Sunday, 15 March 2009
Odiham to Tunworth (Three Castles Path 4)
Leaving the car park at Odiham, you follow the bank of the Basingstoke Canal for a mile and half or so to reach the the ruins of the keep of Odiham Castle. The castle was built by King John between 1207 and 1214. It seems that he lived there for a while, but mainly used it as a Hunting Lodge - which is rather droll given that the previous stage of the walk featured a "King John's Hunting Lodge" which plainly had no connection with him. This is the initial view:
The dressed stone used for the outer face was stolen after the castle fell into disuse, which is why all that is visible today is the flint core. The castle had the distinction of having the only octagonal keep of any English castle. The view from the other side gives a clearer sense of the scale of the interior space.
After another half mile, the canal disappears into the Greywell tunnel - a narrow 1125m long space along which the bargemen had to propel the barges with their feet on the roof of the tunnel. It is apparently now home to 2000 bats.
The next stop is the pretty village of Greywell, with a line of attractive brick houses overlooking fields. The Malt House (once called the Kiln House) is one of the nicest - the former hop kilns can be seen in the near side wing.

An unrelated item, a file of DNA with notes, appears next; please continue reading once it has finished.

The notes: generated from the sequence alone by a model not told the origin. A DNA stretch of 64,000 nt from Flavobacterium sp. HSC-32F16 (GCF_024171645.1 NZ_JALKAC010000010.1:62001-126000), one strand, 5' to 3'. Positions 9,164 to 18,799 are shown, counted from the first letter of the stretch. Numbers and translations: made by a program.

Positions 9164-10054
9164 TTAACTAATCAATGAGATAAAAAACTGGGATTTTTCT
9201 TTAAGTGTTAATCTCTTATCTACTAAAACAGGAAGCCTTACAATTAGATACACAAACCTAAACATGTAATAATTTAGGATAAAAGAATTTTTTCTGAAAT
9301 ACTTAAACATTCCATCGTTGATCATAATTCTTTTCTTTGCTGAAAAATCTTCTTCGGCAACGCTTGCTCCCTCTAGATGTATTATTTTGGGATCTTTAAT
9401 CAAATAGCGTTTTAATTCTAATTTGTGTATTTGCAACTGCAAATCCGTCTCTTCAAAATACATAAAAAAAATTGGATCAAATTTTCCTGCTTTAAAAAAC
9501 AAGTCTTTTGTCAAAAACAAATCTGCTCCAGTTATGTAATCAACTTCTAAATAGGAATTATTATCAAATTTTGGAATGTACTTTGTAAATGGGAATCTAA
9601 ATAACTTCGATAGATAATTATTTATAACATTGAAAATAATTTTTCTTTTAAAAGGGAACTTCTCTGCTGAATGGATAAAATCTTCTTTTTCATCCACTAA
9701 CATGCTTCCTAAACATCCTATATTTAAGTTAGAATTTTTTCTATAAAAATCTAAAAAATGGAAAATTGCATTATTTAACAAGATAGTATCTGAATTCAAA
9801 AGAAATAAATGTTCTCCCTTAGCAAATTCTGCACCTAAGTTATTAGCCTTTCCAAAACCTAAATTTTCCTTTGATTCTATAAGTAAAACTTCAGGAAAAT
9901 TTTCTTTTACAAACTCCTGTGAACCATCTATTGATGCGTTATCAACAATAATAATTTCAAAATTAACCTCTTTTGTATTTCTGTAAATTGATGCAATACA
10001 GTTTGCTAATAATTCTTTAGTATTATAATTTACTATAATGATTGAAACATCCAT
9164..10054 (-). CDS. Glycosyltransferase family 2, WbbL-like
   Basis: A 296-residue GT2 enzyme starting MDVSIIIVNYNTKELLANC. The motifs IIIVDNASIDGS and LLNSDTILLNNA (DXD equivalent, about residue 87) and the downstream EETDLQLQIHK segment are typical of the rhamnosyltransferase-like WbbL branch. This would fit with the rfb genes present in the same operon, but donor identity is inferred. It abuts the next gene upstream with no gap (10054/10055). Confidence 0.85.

You leave the village by the churchyard of St Mary the Virgin and quickly reach the river Whitewater.
Soon you come to Greywell Mill.
The final section of the route to Tunworth first follows a field path, with lovely views over the North Downs, and then the Harrow Way ....
.... which then comes to a wonderful junction of five paths in the middle of nowhere - Five Lanes End.
Turning left, a long straight section of path leads to the road into Tunworth. Entering the hamlet you see the old schoolmaster's cottage, with the former school room clearly visible on the right.
From: The Three Castles Path by David Bounds for the East Berkshire Ramblers’ Association Group. Stages 8-9.
Map: 144 (Basingstoke).
Rating: four stars.
The first butterflies of the year: lots of Brimstones, as might be expected, but also a few Peacocks, a Red Admiral and a Small White.
And a Little Egret - pure white, heron-like neck, long sharp black beak, yellow feet - in shallow water where the Whitewater flows under the Basingstoke Canal.